Migraine Headaches

Migraines are typically felt as a unilateral throbbing pain of moderate to severe severity that lasts 4-72 hours. They are usually accompanied by nausea, sensitivity to light and sounds. In some cases the headache is preceded by a visual aura, which can appear as flickering objects at the periphery of the visual field. Some may experience a prodrome as an emotional feeling, craving for a food, or a physical sensation prior to the migraine.

Women are 3 times more likely than men to have migraines and migraines can be associated with hormonal fluctuations such as occurs during menstrual periods or starting stopping birth control. Studies have shown that genetics plays the largest factor, as most people with migraines have a relative that also gets them. Migraines occur when the Trigeminal nerve, which innervates the blood vessels and lining of the brain, becomes irritated causing a release of chemicals resulting in the pain and throbbing sensation.

The trigeminal nerve also innervates the TMJ, jaw muscles, teeth, sinuses and joins with the nerves in the upper neck. For this reason jaw and neck problems are often trigger for the migraines.

 

Diagram – Migraine Headaches

Although the headache is similar, migraines with aura appear to be brought on by different mechanisms than migraines without aura. Migraines without aura can be brought on by excessive stimulation of the trigeminal nerve as occurs in tension-type headaches, myofascial pain, TMJ disorders, and dental pathology. Reducing the excessive stimulation of the trigeminal nerve can significantly reduce or eliminate migraines without aura.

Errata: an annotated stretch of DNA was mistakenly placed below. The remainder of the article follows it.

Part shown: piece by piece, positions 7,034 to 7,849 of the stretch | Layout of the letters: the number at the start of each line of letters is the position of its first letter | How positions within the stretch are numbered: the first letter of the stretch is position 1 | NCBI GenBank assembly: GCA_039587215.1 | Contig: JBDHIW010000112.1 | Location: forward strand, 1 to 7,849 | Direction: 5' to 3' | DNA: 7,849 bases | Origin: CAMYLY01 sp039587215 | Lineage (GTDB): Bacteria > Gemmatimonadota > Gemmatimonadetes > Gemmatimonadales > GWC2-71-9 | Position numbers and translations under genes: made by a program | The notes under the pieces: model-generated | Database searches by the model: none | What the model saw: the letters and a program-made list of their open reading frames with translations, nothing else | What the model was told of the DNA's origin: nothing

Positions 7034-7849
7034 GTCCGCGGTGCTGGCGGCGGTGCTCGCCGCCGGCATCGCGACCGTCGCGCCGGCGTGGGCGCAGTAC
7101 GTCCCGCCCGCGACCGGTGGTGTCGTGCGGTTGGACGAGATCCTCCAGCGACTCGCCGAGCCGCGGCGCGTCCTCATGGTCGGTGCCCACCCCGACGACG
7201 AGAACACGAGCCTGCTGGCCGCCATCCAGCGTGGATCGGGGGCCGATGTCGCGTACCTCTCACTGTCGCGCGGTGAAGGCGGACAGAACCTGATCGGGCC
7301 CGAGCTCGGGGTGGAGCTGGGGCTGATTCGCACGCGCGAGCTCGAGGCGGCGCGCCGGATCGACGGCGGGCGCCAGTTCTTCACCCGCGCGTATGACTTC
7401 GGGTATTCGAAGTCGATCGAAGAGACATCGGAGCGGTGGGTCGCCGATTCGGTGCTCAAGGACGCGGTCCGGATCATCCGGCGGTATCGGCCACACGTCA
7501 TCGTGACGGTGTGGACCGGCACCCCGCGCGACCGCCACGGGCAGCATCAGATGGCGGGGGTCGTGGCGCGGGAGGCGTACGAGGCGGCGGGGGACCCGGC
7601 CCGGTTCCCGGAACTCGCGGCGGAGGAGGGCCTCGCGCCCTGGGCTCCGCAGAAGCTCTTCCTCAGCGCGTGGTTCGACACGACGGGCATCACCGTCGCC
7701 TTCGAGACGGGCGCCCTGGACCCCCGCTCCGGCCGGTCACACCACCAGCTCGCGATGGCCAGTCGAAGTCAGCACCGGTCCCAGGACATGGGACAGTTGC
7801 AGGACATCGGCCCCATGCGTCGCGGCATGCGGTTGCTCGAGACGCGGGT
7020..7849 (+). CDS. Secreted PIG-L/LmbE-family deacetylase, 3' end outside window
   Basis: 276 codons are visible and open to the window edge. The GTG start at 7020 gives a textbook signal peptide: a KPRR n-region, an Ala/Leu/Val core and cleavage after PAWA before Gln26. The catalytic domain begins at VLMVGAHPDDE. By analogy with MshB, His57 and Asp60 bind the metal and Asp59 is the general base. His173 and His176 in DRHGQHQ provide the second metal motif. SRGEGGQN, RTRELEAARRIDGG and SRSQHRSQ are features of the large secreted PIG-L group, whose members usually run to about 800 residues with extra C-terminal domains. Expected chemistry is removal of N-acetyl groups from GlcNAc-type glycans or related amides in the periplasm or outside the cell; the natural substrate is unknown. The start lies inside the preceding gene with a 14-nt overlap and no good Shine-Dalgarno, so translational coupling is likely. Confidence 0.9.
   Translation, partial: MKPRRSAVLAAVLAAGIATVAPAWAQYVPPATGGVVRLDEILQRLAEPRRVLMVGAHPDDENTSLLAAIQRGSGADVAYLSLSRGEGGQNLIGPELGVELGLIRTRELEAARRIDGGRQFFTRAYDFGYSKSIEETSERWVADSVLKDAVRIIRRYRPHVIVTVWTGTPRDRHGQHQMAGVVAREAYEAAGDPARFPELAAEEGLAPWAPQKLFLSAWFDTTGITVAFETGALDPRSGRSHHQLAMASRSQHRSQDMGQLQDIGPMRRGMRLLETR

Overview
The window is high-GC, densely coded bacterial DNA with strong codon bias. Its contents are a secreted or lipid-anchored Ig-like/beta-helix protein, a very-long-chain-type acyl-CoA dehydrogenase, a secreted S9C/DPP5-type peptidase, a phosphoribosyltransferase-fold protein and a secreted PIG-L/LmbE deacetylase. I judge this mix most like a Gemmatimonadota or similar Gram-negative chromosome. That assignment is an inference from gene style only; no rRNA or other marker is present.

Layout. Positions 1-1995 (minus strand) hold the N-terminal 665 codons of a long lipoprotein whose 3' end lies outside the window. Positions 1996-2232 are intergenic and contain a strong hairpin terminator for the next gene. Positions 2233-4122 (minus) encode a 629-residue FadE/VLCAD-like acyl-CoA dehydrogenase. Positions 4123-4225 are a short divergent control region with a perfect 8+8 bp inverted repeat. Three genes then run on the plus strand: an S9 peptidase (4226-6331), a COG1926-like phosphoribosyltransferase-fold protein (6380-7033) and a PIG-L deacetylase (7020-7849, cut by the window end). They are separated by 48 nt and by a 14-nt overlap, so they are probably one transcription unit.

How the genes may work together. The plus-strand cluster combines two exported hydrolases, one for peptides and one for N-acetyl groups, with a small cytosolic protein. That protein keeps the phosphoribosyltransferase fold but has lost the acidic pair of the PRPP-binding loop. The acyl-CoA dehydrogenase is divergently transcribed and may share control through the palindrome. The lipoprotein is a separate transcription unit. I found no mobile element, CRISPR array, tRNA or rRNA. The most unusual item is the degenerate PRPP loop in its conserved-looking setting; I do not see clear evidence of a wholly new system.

That along with identifying and avoiding other migraine triggers (see below) can often significantly reduce or eliminate your migraines. Migraines are often treated with prophylactic medications (taken every day to reduce frequency of migraine). If migraines occur more than once a week they should be treated with a medication taken every day, otherwise they can be treated with abortive medications. 

These medications can have several severe adverse side effects therefore proper diagnosis should start with your family physician or neurologist.  Bruxism (teeth clenching) and TMJ disorders can be potent triggers for migraines as the trigeminal nerve also innervates the jaw and jaw muscles.  Therefore, in some cases migraine frequency can be significantly decreased with treatment of Bruxism and TMJ disorders.  In our office, Botox into the jaw muscles and trigeminal nerve have also been shown to be effective treatment for jaw pain and migraines.

Below are a list of migraine triggers; make note of any triggers that you can identify are related to your migraines and discuss these with Dr. Pehling.

The Migraine Trigger Checklist

_____ Aged cheeses

_____ Alcohol (red wine, beer, whiskey, champagne)

_____ Caffeine (excess intake or withdrawal)

_____ Chocolate

_____ Citrus fruits

_____ Cured meats

_____ Dehydration

_____ Depression

_____ Diet (skipping meals or fasting)

_____ Dried fish

_____ Dried fruits

_____ Exercise (excessive)

_____ Eyestrain or other visual triggers

_____ Fatigue (extreme)

_____ Food additives (nitrites, nitrates, MSG)

_____ Lights (bright or flickering; sunlight)

_____ Lunchmeats

_____ Menstrual periods

_____ Medications

_____ MSG

_____ Noise (excessive)

_____ NutraSweet®

_____ Nuts

_____ Odors

_____ Onions

_____ Salty foods

_____ Sleep (too much, too little, other changes)

_____ Skipped meals

_____ Stress

_____ Television or movie viewing

_____ Weather (changing conditions)

_____ Wine (red)

_____ Others